Friday, April 13, 2012

How will we use the educational technology?

If you read my blog regularly, you know that one of my biggest pet peeves is acquiring technology without first asking the question: What is it we want to accomplish? It's always seemed crazy to me to listen to vendors and advertisers show off the newest and greatest technology, get excited about the bells and whistles, and then jump in head first to a massive purchase and rollout of the technology without knowing what in the world we are trying to do that couldn't be accomplished before we spent the tens or even hundreds of thousands of dollars on the new technology.

I just read two articles in the April 2012 District Administration magazine that address this issue in two different ways. The first article, "Using Tomorrow'sTechnology to Teach Yesterday's Curriculum" by Cathleen Norris and Elliot Soloway, concerns the crazy notion of purchasing $600 tablets only to use them for flashcard or drill and practice apps. The point being that tablets may hold all the promise in the world to contribute to 21st Century skills such as "teamwork and problem solving," but if we don't purposefully use them that way, we've wasted the $600.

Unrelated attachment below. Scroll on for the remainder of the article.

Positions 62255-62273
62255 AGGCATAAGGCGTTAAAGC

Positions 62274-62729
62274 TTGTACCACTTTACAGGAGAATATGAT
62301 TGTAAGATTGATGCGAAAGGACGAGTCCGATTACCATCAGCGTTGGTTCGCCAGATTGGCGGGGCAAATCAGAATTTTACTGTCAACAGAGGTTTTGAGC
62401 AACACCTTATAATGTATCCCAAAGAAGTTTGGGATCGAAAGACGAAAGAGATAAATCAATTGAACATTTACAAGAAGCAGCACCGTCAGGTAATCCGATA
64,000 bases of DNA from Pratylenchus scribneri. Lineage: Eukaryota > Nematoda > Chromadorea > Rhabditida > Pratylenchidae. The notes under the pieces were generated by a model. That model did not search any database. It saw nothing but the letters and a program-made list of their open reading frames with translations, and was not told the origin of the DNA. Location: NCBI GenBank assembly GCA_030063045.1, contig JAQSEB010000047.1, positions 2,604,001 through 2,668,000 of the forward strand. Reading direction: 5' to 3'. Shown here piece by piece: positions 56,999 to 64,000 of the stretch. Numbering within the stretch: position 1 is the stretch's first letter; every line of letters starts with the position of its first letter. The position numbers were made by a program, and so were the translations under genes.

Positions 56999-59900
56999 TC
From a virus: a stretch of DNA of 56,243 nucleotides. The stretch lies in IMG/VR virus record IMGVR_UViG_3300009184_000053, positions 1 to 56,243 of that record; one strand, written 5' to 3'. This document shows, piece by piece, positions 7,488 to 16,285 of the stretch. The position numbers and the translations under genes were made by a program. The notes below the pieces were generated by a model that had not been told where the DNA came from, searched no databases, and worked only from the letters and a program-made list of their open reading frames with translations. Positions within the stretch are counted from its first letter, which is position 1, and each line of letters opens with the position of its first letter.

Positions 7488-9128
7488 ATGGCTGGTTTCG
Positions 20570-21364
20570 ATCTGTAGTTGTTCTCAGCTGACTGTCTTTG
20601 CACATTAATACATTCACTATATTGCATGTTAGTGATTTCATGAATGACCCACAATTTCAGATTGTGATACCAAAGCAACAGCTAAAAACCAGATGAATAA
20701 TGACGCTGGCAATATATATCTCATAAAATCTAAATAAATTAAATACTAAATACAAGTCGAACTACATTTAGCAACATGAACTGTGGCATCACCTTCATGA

The second article, "The Three Pillars of 21st Century Learning" by Rob Mancabelli, talks about moving away from what he deems the old pillars of education: "the textbook, the lecturer, and the classroom," to the new pillars, paraphrased here: I'm only one of my students' teachers; I must teach my students to learn independently; and student knowledge is partially a product of their networks.

Take a look at the original articles. Both of them bolster my belief that school technology is only as beneficial to learning as our ability to view teaching and learning in new ways. Until we are willing to shift our thinking, we might as well have saved our technology dollars.

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